As many Spanish people, I grew up in a household where feelings were sparingly shown and articulated. For many of us, all the ‘I love you’, ‘I’m so proud of you’ and heaps of hugs and making up belonged in the telly, and more specifically in the cheesy American TV shows from the 90s focused on family drama. In the last few years, I’ve noticed an increase in the use of the phrase ‘te quiero’ at the end of telephone conversations in Spanish TV shows, which I can’t help but think is a transfer from American culture.
Little did I know while growing up in Spain that such behaviour does cross into real life, and what I wasn’t expecting at all was the way in which I would learn it: via a real American family. As is the case for many linguists, I am 50% of a cross-cultural couple, the other half was born and bred in the US. For over a decade now I’ve been observing our attitudes to emotions, but it wasn’t until a few weeks ago that I really got thinking about it.
I attended a presentation entitled Communicating emotions in a foreign language, framed within the Language Acts and Worldmaking Debates series, in which Prof. Jean-Marc Dewaele talked about the research on multilingualism he’s been conducting for years. He focused mostly on two types of emotions: affection and anger, that is expressions of love and swear words, but I’m more interested in the former. So, how do speakers articulate love and affection in a foreign language as opposed to their mother tongue?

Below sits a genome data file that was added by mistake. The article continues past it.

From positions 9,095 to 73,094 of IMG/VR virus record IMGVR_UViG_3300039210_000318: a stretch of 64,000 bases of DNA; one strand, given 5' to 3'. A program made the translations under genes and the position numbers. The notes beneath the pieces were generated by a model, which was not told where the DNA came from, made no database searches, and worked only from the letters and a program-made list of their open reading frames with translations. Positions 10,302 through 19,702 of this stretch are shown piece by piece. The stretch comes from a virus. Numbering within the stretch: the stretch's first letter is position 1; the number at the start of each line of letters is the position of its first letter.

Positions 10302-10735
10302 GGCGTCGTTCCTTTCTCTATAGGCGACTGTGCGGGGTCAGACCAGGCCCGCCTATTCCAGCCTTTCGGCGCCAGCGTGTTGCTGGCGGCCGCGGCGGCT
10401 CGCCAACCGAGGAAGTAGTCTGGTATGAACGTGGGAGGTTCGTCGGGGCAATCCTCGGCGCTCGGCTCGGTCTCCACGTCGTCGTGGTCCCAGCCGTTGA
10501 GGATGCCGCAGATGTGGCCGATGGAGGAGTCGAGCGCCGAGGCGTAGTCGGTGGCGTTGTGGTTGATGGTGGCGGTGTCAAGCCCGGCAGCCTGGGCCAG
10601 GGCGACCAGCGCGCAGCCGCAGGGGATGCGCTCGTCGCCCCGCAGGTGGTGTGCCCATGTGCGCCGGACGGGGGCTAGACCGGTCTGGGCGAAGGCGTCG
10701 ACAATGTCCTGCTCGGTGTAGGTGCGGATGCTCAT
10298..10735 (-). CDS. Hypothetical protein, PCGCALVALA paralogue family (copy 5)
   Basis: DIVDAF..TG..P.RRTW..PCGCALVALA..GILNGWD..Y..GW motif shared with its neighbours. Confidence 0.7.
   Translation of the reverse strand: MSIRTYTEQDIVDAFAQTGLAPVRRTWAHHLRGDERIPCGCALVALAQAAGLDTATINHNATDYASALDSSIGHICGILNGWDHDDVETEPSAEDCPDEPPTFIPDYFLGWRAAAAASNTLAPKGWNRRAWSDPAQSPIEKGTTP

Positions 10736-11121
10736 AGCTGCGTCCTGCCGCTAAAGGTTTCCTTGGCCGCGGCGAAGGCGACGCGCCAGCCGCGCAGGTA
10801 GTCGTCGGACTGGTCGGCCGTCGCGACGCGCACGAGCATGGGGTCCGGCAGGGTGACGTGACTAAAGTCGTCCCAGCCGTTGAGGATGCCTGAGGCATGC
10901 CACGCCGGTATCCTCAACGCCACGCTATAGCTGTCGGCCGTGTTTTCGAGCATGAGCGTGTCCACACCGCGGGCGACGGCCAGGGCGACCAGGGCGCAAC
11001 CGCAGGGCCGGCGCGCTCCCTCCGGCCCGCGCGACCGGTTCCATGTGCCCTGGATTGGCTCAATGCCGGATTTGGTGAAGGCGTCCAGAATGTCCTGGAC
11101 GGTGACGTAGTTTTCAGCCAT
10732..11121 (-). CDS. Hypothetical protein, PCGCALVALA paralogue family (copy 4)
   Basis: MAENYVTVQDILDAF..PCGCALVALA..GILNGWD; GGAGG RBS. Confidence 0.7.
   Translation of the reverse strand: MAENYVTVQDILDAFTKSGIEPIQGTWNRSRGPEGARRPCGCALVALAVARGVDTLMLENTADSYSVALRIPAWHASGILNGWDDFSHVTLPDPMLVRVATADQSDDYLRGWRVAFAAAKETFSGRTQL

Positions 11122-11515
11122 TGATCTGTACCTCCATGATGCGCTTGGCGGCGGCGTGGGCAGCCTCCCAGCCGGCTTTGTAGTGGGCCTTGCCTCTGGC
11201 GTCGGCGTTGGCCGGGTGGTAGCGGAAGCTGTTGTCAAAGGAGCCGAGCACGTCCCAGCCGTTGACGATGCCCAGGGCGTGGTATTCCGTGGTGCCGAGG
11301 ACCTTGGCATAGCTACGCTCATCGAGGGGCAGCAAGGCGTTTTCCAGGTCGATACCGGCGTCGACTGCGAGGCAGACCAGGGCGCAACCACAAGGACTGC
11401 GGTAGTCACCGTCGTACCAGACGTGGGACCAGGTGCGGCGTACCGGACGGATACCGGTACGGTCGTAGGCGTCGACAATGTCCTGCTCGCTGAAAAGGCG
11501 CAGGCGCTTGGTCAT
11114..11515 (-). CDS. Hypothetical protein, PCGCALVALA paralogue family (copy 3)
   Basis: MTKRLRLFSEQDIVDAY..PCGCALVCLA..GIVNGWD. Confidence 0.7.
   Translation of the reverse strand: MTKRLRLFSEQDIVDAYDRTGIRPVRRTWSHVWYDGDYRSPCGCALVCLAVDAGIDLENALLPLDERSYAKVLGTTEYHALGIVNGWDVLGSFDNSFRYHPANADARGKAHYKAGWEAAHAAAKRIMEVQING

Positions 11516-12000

How people express emotion in a foreign language is linked to factors like how and when they learned it (in a classroom vs immersion), and their own personality traits, but we can’t forget the influence of their mother tongue and, most importantly, the type of culture this is connected to: high- or low-context. The US, for example, is a low-context culture where direct, explicit communication is favoured, while China – and to a lesser extent Spain – belong to the former group, with strong connections between group members and a preference for symbols and non-verbal cues. Basically, we know we love each other, so we don’t have to say it out loud. Many Spaniards will be familiar with this approach.
This takes me to the crux of the matter: does this inherent feature of my culture prevent me from being more expressive in English or any of my other foreign languages? According to Prof. Dewaele, when we add a new language to our head, this may have an effect on our behaviour and on how we use our other languages. So to speak, I could be expressing emotions in Spanish in a way that is more typically English, or vice versa. I must say this doesn’t happen to me very often: I keep my Spanish cool and my English warm. However, the years I spent in the US, obviously speaking English, turned me into a hugger, which I wasn’t before. This is undoubtedly related to something he said: when we fall in love in a language, that becomes the vehicle for expressing our feelings. And this can shift throughout life, of course. I found this incredibly interesting, so I decided to dig deeper into my own experience and into some of Dewaele’s articles.